In 1664, while still a student, Newton read recent work on optics and light by the English physicists Robert Boyle and Robert Hooke, he also studied both the mathematics and the physics of the French philosopher and scientist Ren? Descartes. He investigated the refraction of light by a glass prism, developing over a few years a series of increasingly elaborate, refined, and exact experiments, Newton discovered measurable, mathematical patterns in the phenomenon of colour. He found white light to be a mixture of infinitely varied coloured rays (manifest in the rainbow and the spectrum), each ray definable by the angle through which it is refracted on entering or leaving a given transparent medium. He correlated this notion with his study of the interference colours of thin films (for example, of oil on water, or soap bubbles), using a simple technique of extreme acuity to measure the thickness of such films. He held that light consisted of streams of minute particles. From his experiments he could infer the magnitudes of the transparent corpuscles forming the surfaces of bodies, which, according to their dimensions, so interacted with white light as to reflect, selectively, the different observed colours of those surfaces.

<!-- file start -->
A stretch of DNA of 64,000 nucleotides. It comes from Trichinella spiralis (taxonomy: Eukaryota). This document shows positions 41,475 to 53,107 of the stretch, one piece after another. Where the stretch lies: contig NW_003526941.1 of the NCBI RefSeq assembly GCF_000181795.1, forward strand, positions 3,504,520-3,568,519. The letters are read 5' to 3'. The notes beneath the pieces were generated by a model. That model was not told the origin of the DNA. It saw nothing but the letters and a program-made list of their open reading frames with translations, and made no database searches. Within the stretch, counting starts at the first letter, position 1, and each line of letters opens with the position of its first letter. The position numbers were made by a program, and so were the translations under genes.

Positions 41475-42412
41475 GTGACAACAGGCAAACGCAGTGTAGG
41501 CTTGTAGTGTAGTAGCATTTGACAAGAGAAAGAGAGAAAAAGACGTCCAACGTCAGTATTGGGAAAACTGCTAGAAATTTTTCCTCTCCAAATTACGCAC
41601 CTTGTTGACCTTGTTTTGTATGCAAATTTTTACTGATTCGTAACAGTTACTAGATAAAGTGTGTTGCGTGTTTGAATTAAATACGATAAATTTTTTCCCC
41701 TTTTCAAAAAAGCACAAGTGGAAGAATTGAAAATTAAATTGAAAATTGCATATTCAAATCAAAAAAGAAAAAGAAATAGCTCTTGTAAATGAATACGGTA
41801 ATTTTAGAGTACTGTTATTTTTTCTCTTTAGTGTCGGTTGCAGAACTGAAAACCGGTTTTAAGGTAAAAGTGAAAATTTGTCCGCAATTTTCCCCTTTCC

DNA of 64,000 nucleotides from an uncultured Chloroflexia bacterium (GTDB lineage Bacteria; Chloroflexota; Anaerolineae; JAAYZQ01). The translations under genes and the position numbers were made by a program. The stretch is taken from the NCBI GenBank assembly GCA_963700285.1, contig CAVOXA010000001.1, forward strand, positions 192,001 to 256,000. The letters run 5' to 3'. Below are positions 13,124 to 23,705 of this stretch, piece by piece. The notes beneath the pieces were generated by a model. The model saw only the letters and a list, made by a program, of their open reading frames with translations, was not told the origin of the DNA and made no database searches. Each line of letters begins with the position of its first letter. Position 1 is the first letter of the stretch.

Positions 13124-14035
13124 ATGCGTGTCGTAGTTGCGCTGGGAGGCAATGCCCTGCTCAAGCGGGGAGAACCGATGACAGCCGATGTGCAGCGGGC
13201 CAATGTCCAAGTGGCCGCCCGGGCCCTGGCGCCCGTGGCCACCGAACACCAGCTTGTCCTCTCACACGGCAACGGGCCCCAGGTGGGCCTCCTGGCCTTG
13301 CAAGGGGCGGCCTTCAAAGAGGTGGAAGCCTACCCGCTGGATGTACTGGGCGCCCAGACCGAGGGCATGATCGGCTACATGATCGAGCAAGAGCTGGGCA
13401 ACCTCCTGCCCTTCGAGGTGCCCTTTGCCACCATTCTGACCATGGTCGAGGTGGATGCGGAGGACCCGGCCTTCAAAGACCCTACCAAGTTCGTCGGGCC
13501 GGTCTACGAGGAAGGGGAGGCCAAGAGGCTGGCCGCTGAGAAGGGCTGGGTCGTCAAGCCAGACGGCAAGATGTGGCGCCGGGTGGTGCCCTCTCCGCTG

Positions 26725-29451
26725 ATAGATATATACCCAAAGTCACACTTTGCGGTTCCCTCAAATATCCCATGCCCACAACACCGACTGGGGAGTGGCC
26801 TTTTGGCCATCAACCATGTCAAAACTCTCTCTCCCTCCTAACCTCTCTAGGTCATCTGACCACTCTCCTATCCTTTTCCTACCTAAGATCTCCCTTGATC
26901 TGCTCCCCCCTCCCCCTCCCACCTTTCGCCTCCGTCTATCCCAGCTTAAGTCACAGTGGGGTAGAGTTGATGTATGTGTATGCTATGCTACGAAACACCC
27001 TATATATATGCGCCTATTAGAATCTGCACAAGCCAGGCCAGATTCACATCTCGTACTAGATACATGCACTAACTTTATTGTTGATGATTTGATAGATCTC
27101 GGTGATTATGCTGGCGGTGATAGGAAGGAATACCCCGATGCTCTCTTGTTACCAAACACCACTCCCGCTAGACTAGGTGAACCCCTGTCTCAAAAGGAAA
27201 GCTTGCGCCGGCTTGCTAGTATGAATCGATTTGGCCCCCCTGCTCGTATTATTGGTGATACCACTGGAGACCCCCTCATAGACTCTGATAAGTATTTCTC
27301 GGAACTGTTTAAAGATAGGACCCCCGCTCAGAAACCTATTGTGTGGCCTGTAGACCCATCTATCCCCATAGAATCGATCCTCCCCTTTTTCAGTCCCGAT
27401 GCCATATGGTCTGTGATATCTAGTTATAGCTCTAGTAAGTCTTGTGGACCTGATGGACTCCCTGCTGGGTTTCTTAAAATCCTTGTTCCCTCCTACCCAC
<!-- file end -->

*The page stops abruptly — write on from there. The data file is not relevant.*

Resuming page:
The roots of these unconventional ideas were with Newton by about 1668, when first expressed (tersely and partially) in public in 1672 and 1675, they provoked hostile criticism, mainly because colours were thought to be modified forms of homogeneous white light. Doubts, and Newtons rejoinders, were printed in the learned journals. Notably, the scepticism of Christiaan Huygens and the failure of the French physicist Edm? Mariotte to duplicate Newtons refraction experiments in 1681 set scientists on the Continent against him for a generation. The publication of Opticks, largely written by 1692, was delayed by Newton until the critics were dead. The book was still imperfect. the colours of diffraction defeated Newton. Nevertheless, Opticks established itself, from about 1715, as a model of the interweaving of theory with quantitative experimentation.